Must see attractions in Northern Armenia

  • Sights in Debed Canyon

    Haghpat Monastery

    Occupying a commanding position overlooking the gorge, this monastery has atmosphere and architectural splendour in spades. Founded around 976 by Queen Khosrvanuch, who funded construction of the domed Surp Nishan (Church of the Holy Cross) at the centre of the complex, it saw a building boom in the 12th and 13th centuries. Surp Nishan's frescoes and the porch, gavit, bell tower, library and chapter house were added at this time. The monastery's name means 'huge wall', acknowledging its hefty fortifications. Other buildings in the complex include two 11th-century churches and a freestanding 13th-century gavit at the rear of the site. This has glorious acoustics and frames a magnificent view over the landscape. An inscription on Surp Nishan's gavit reads in part: ‘You who enter through its door and prostrate yourself before the Cross, in your prayers remember us and our royal ancestors, who rest at the door of the holy cathedral, in Jesus Christ.’

  • Sights in Debed Canyon

    Sanahin Monastery

    Sanahin is a World Heritage site packed with ancient graves, darkened chapels and medieval study halls. The inner sanctum of the cross-shaped Surp Astvatsatsin (Holy Mother of God Church) is the oldest structure, dating back to 934. Its adjoining gavit was built in 1181. In its heyday, the monastery was renowned for its school of illuminators and calligraphers and also for its medical school. Its name means ‘older than that one’, referring to nearby Haghpat Monastery. Sanahin's large library (scriptorium) was built in 1063. Square in plan and vaulted, it has 10 niches of varying sizes in which codices and books were stored. At the southeastern corner of the library is a small church dedicated to St Gregory the Illuminator. The 11th-century Academy of Gregory Magistros is located between the two main churches. The cemetery, located to the southeast of the main buildings, contains a 12th-century mausoleum housing the Zakarian princes. Opened in 1978, a cable car was constructed to bring as many as 15 people at a time up to Sanahin. Unfortunately, it closed in 2015 and there are no plans to reopen it.

  • Sights in Debed Canyon

    St Astvatsatsin Church

    Built on the site where legend tells us St Thomas buried Christ's swaddling clothes in the 1st century, the core of St Astvatsatsin dates from the 5th century but had considerable additions in the 8th century. The current building features plenty of carved bas reliefs, a central cupola, a handsome external pillared arcade on its southern side and two 19th-century belfries. The unusual funerary monument next to it is thought to date from the 6th century. The priest lives nearby, and is always happy to show visitors through the church. He can often be found in the small garden cafe opposite, which serves tea, good Armenian coffee and home-made cakes. One and a half kilometres to the southeast of the church, at the edge of the canyon, is the three-chambered Horomayri Monastery, the well-camouflaged remnants of which are visible below the cliff on the right.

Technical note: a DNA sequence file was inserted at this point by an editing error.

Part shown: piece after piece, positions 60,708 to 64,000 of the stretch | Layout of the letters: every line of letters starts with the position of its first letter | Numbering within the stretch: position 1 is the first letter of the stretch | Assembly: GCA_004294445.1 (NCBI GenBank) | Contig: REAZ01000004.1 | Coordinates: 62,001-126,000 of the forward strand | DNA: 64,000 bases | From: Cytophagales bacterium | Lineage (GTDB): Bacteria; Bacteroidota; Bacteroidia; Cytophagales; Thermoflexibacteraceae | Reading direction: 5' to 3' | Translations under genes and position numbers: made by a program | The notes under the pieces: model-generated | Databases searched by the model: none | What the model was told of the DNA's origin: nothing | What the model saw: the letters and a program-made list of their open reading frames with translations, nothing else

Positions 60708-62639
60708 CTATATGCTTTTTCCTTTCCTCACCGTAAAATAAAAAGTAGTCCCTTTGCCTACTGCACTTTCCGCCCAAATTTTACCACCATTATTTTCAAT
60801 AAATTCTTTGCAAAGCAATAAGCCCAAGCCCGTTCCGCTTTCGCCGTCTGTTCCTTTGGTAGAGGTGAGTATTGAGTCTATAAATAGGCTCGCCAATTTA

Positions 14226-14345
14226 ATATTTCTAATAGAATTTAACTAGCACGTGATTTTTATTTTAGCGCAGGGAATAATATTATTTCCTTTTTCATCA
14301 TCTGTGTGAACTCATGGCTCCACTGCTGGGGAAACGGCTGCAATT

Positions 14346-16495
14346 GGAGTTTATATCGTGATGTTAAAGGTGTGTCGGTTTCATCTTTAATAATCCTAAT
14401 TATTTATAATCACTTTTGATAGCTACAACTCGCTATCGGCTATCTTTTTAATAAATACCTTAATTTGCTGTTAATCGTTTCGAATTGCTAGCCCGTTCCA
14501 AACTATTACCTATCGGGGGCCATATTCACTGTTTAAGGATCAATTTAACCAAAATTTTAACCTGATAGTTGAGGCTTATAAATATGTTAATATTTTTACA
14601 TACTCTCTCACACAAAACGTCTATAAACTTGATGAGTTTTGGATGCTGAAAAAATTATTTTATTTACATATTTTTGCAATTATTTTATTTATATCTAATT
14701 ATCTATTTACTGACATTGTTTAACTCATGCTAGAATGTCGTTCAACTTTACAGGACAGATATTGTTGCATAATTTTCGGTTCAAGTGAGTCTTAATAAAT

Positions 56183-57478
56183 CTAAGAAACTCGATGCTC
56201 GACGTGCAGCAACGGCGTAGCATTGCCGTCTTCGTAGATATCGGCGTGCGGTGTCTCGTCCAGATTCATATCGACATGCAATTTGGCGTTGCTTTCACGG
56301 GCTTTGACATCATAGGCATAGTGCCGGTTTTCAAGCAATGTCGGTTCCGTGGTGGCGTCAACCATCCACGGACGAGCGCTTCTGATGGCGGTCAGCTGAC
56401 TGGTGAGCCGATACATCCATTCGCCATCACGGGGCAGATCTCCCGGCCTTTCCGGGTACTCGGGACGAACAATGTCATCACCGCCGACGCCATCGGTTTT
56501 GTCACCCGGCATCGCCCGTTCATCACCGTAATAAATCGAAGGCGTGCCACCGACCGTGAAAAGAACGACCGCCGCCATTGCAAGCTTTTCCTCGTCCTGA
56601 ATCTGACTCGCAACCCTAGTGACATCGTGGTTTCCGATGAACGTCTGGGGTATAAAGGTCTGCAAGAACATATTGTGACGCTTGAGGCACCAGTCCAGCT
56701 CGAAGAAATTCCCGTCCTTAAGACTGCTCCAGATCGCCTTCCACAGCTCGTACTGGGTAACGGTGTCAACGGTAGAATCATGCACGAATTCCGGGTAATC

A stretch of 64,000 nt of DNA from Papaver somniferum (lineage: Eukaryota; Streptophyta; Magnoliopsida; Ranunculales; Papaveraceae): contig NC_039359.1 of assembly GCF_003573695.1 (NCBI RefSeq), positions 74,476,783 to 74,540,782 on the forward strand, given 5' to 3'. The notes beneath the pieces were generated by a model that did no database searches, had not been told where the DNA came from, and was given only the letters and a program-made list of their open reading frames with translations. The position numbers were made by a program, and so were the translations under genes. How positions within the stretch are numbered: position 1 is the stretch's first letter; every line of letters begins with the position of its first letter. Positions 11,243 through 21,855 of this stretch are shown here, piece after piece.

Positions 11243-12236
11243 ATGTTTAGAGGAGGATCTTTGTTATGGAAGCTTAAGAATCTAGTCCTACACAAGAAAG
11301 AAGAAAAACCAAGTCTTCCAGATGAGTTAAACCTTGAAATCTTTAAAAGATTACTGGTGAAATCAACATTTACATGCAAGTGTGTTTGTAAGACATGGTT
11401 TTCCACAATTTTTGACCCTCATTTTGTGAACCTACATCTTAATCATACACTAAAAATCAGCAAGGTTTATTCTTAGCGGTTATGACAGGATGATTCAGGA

• Sights in Debed Canyon

    Mikoyan Museum

    This Soviet-era museum is a shrine to brothers Anastas and Artyom Mikoyan. Anastas was in charge of administering food in the USSR and survived 60 years in the Politburo, outlasting even Stalin. Artyom was the designer of the USSR’s first jet fighter in WWII, the MiG. There’s an early MiG jet outside the museum (no climbing allowed!) and plenty of photos, medals, uniforms and aircraft plans and drawings inside. The museum also acts as a de facto information centre with details about hikes in the area. Find it downhill from Sanahin Monastery.

  • Sights in Debed Canyon

    Hovhannes Tumanyan House Museum

    Those who have already visited the Hovhannes Tumanyan Museum in Yerevan will find this timber house where he grew up interesting, but those unfamiliar with his life and work will find the lack of English-language labelling frustrating. The house itself gives an interesting glimpse into local life during the tsarist era. The museum is located near Dsegh's central square, which sports a statue of Tumanyan, a sculpture garden and a shop.